St. Kilda / Hirta
St. Kilda / Hirta ('western isle' or 'shield shaped'), (pictured left, click to enlarge), The group of islands consist of St Kilda or Hirta proper, which is three miles long and extremely hilly, rising to over 1400 feet. The island has spectacular cliffs rising up to 1000 feet straight out of the Atlantic. Soay is a small island, about one mile long, to the west of Hirta. Boreray is a small island four miles to the north east of Hirta, and is one mile long. The islands are home to huge numbers of sea birds, including the largest gannetry in the world (60,000 pairs).
Hirta was home to an isolated community for many hundreds of years, although it does not appear to have been permanently inhabited until medieval times. Viking burials have been found here. St. Kilda was part of the Lordship of the Isles, then a property of the MacLeods of Dunvegan from 1498 until 1930. There were three chapels on St. Kilda, dedicated to St Brendan, St Columba, and Christ Church, but little remains. There are also the remains of a beehive house, known as the 'Amazon's House'.
The islanders had a tough life, and survived by exploiting the thousands of sea birds which live on the islands. There are a large number of 'cleits', huts used for storing dried sea birds, fish, hay and turf. The islanders had a very democratic system, and decisions were taken by an island council, made up of all the menfolk. The present village was set out in the 1830s above village bay, but in the 1880s much of the population left for Australia, and the remaining inhabitants were finally evacuated in the 1930s because of hardship and storms which had cut off the islands for weeks.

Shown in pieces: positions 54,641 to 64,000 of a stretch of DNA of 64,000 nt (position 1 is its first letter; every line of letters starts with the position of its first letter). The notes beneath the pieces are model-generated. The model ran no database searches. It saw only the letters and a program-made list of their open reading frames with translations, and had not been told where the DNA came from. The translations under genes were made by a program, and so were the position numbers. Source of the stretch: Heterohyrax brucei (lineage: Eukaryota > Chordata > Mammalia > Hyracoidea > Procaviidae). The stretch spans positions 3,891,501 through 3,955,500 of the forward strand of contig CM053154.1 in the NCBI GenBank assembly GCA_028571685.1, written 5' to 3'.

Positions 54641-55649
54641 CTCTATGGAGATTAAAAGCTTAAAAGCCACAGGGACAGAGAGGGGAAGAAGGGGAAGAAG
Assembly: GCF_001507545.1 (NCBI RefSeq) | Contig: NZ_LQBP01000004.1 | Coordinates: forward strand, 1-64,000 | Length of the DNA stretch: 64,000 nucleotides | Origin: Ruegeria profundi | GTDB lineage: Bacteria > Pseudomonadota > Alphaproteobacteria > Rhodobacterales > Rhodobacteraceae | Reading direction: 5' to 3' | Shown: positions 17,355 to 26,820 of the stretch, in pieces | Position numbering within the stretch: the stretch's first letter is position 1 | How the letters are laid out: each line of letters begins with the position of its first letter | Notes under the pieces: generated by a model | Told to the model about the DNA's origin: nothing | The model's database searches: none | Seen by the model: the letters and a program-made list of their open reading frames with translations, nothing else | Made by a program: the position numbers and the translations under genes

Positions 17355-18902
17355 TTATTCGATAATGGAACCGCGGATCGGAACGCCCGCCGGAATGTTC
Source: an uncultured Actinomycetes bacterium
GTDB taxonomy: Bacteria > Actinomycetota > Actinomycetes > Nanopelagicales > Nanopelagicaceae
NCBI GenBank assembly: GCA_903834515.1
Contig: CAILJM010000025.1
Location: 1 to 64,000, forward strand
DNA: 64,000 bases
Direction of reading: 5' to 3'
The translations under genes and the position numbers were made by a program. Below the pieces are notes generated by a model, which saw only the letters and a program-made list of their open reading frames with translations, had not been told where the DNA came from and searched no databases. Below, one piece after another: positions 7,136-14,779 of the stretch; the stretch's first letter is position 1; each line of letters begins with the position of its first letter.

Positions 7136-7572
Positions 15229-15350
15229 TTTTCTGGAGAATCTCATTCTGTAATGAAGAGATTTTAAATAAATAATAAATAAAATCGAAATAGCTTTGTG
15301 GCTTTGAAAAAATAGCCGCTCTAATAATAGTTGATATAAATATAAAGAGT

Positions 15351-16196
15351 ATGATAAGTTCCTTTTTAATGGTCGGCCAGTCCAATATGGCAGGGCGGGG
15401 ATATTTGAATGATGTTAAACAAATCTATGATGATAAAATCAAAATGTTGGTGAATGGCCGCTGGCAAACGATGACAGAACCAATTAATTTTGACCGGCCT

The island was bequeathed to The National Trust for Scotland in 1957 and was designated as Scotland's first World Heritage Site in 1987. It is possible to visit the island. The Ministry of Defence established a base on Hirta for tracking missiles fired from the station on South Uist.
You will find more about St. Kilda in the archive of the old Virtual Hebrides here
Following a trip to St Kilda we have added a small article - St Kilda and, following recent research we will be taking a further look at this unique island which has been presented unfairly in most of the available literature as, by comparison to other nearby islands, the St Kildans has it pretty easy at times!